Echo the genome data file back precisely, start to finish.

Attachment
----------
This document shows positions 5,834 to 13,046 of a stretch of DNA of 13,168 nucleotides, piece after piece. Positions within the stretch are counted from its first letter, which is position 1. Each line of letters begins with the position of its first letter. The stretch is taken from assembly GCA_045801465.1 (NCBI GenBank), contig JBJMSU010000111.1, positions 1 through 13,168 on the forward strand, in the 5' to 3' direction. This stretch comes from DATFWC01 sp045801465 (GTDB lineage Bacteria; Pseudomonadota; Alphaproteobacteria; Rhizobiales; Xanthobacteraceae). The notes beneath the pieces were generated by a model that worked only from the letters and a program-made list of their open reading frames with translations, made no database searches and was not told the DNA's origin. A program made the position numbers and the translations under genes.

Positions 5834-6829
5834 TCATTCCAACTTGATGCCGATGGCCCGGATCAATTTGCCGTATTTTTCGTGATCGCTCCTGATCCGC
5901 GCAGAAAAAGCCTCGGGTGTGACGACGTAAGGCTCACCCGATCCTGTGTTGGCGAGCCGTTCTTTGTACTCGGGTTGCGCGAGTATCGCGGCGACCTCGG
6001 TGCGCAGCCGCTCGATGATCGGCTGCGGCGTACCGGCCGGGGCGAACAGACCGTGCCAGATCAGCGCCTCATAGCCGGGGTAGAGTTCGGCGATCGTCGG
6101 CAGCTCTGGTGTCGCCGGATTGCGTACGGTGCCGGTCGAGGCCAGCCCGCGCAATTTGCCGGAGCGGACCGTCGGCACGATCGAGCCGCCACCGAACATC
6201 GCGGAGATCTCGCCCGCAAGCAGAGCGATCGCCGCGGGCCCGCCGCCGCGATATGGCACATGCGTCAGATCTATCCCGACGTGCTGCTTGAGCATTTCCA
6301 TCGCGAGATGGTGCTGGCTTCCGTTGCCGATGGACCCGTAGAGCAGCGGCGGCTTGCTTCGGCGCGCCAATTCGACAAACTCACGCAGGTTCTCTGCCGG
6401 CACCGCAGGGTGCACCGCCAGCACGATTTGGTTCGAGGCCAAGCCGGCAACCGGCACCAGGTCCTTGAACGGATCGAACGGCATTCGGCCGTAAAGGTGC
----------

This document shows positions 5,834 to 13,046 of a stretch of DNA of 13,168 nucleotides, piece after piece. Positions within the stretch are counted from its first letter, which is position 1. Each line of letters begins with the position of its first letter. The stretch is taken from assembly GCA_045801465.1 (NCBI GenBank), contig JBJMSU010000111.1, positions 1 through 13,168 on the forward strand, in the 5' to 3' direction. This stretch comes from DATFWC01 sp045801465 (GTDB lineage Bacteria; Pseudomonadota; Alphaproteobacteria; Rhizobiales; Xanthobacteraceae). The notes beneath the pieces were generated by a model that worked only from the letters and a program-made list of their open reading frames with translations, made no database searches and was not told the DNA's origin. A program made the position numbers and the translations under genes.

Positions 5834-6829
5834 TCATTCCAACTTGATGCCGATGGCCCGGATCAATTTGCCGTATTTTTCGTGATCGCTCCTGATCCGC
5901 GCAGAAAAAGCCTCGGGTGTGACGACGTAAGGCTCACCCGATCCTGTGTTGGCGAGCCGTTCTTTGTACTCGGGTTGCGCGAGTATCGCGGCGACCTCGG
6001 TGCGCAGCCGCTCGATGATCGGCTGCGGCGTACCGGCCGGGGCGAACAGACCGTGCCAGATCAGCGCCTCATAGCCGGGGTAGAGTTCGGCGATCGTCGG
6101 CAGCTCTGGTGTCGCCGGATTGCGTACGGTGCCGGTCGAGGCCAGCCCGCGCAATTTGCCGGAGCGGACCGTCGGCACGATCGAGCCGCCACCGAACATC
6201 GCGGAGATCTCGCCCGCAAGCAGAGCGATCGCCGCGGGCCCGCCGCCGCGATATGGCACATGCGTCAGATCTATCCCGACGTGCTGCTTGAGCATTTCCA
6301 TCGCGAGATGGTGCTGGCTTCCGTTGCCGATGGACCCGTAGAGCAGCGGCGGCTTGCTTCGGCGCGCCAATTCGACAAACTCACGCAGGTTCTCTGCCGG
6401 CACCGCAGGGTGCACCGCCAGCACGATTTGGTTCGAGGCCAAGCCGGCAACCGGCACCAGGTCCTTGAACGGATCGAACGGCATTCGGCCGTAAAGGTGC